OPINION: Let’s Build on Tax Momentum with Tax Simplification

   
By John Lee
Tax Simple Center
Before his resignation, Governor Greitens managed to help job creators—and their employees—one last time. He recently signed into law SB 884, which slashed Missouri’s corporate tax rate from 6.25 percent to an even more pro-growth four percent. The new rate will go into effect in 2020, boosting employers’ tax savings and encouraging them to ramp up investment.

In the words of bill sponsor Sen. Andrew Koenig (R-Manchester): “I believe this will make our state more competitive, giving us the second lowest rate in the country.”

He’s right. When job creators are allowed to retain more of their income, they use it to not only boost investment, but also reward employees with all sorts of benefits.

We’re seeing it at the national level. Since the passage of the Tax Cuts and Jobs Act, more than 600 U.S. employers have given out pay raises, 401(k) increases, bonuses, and other employee benefits. From large corporations like Apple and Wal-Mart to hundreds of small businesses, job creators are putting their tax savings to work—benefitting millions of working Americans.

In Missouri, Rogersville-based Mid-AM Metal Forming provided all 140 of its employees with cash bonuses. In addition to awarding $1,000 bonuses, Raytown’s Dynamic Fastener will open a paint shop, buy new equipment, and hire more workers. Kansas City Power and Light, meanwhile, plans to pass on $100 million in annual tax savings to consumers in the form of utility rate reductions.

Not surprisingly, the White House now plans to pursue a second round of tax reform, which would make last year’s tax cuts permanent and extend tax relief beyond 2025. Given that 90 percent of American wage-earners will see greater take-home pay because of federal tax cuts, why not reward them even more?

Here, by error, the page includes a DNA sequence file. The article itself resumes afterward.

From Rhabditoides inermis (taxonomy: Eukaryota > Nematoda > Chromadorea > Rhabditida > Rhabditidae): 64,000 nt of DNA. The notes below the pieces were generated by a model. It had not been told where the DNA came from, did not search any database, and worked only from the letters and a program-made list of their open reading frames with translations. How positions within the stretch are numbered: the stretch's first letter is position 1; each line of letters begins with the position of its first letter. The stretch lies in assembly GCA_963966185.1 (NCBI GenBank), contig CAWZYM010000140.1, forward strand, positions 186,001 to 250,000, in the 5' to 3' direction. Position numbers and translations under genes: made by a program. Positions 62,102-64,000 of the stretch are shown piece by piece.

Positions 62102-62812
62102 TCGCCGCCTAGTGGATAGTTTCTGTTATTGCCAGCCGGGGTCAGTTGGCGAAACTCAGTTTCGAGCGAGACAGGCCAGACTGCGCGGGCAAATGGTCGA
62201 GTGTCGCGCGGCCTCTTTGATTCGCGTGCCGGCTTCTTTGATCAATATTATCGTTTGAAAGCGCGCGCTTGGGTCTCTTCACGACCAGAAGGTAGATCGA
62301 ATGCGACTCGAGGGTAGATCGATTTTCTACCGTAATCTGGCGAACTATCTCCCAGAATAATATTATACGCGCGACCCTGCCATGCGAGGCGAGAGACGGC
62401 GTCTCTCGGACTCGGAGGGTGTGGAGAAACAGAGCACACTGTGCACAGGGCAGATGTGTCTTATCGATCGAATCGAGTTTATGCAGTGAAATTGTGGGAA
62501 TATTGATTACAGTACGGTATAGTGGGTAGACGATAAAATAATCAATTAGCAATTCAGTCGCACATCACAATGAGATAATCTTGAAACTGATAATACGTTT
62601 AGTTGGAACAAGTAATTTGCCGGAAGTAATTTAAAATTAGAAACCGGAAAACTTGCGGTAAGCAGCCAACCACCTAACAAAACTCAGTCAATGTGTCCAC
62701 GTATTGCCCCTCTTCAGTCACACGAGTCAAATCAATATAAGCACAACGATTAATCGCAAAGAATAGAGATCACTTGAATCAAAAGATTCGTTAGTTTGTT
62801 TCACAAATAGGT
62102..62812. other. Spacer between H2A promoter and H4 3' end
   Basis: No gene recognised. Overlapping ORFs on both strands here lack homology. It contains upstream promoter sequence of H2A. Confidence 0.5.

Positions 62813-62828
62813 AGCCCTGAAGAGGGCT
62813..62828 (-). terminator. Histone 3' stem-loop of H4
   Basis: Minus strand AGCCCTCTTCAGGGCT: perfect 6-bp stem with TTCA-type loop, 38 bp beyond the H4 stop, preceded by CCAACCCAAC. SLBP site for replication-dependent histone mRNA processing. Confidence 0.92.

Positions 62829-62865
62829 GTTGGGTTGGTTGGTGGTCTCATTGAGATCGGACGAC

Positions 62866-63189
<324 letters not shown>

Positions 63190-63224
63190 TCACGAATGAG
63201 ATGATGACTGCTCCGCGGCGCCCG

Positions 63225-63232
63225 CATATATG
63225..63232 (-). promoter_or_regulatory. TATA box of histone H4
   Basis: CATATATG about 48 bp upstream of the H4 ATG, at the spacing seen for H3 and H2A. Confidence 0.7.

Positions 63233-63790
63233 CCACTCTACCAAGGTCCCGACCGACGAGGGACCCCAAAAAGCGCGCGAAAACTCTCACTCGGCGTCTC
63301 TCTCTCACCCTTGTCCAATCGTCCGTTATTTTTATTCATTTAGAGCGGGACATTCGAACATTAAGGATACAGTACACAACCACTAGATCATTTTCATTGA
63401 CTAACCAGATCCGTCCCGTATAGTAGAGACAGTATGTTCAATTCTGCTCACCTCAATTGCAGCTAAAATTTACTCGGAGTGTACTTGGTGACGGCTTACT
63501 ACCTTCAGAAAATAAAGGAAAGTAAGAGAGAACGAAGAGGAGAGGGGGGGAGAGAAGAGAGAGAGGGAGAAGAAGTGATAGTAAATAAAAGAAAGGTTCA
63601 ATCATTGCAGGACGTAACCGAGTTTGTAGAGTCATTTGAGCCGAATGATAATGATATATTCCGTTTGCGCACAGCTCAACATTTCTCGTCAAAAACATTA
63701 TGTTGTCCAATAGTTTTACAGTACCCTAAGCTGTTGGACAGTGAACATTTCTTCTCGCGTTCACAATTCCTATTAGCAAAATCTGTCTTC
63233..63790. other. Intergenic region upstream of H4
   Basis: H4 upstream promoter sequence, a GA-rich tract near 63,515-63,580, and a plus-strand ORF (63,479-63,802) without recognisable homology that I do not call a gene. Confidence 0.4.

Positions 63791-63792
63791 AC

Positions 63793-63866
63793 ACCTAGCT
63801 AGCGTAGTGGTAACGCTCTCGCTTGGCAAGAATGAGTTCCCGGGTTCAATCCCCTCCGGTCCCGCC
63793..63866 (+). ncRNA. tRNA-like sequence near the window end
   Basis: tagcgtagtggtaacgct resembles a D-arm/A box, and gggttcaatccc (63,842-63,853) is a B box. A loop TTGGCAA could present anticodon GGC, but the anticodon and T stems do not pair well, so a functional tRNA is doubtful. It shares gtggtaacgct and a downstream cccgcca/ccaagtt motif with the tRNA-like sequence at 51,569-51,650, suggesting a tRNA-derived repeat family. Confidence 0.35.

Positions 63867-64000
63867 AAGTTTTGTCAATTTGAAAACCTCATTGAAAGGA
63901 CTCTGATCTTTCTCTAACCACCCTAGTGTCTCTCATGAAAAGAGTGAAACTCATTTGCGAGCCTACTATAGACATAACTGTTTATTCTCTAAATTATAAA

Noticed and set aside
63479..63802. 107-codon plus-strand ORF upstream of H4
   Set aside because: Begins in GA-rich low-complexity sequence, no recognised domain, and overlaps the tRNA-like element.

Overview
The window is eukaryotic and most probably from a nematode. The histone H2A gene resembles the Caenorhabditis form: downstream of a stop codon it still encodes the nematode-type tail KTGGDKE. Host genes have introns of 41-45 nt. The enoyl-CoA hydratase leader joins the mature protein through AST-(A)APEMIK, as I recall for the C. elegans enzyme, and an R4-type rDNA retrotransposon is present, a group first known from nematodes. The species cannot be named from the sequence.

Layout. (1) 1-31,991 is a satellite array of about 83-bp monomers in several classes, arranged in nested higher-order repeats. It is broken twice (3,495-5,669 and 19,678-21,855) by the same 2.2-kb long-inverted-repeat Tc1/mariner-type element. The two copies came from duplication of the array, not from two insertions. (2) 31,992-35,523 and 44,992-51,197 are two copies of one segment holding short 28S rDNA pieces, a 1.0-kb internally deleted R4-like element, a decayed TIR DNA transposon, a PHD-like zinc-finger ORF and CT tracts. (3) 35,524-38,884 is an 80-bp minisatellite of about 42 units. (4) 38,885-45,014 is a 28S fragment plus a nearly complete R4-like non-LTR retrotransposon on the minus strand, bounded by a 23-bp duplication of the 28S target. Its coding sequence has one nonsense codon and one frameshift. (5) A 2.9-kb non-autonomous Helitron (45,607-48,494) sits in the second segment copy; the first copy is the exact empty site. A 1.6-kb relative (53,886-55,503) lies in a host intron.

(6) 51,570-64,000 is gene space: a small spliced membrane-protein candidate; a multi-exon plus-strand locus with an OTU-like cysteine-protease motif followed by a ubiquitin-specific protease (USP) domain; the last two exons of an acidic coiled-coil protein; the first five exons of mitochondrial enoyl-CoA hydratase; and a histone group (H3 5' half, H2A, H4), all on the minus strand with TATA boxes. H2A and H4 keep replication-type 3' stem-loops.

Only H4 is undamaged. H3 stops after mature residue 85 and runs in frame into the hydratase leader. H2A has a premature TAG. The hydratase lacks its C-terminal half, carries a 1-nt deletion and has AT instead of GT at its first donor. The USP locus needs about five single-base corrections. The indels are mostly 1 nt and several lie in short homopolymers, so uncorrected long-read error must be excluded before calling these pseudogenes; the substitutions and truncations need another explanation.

But as lawmakers here and in Washington, D.C. continue to slash rates, they shouldn’t forget tax simplification. An overwhelming majority of Americans (90 percent) believe the individual tax code is complex, making it difficult for them to file their taxes cheaply and efficiently.

As an expert on federal and state tax codes, I understand the problem better than most. Existing tax systems typically have multiple tax brackets, tax schedules, tax tables, withholding tables, and computations, which are complicated and time-consuming. There are generally two systems: Tax rate schedules with lengthy tax withholding tables (for tax estimations) and tax tables (for tax returns) with up to 35 pages. The two systems only add tax complexity and cost. This is the case in most states, including Missouri.

The solution to the problem is a transition to the often-ignored linear and gradual (LG) tax rate system. Among other reforms, the LG system would match, combine, and simplify the existing two systems into a consolidated system that is less than a page long. This consolidation could save a state like Missouri anywhere from $100 million to $600 million annually, while the federal government could see billions of dollars in savings.

Missouri currently has 10 tax brackets, which can be reduced to two with compatible results. Many employees with standard deductions and non-complex tax situations may also have the option to not file tax returns with tax withholding reports, which can reduce filing time and costs.

The bottom line is this: We need lower rates (and a balanced budget), but also a simplified tax system. Tax simplification would save the government millions of dollars and the rest of us plenty of headaches.

John Lee is the founder of Tax Simple Center in Kansas City, MO.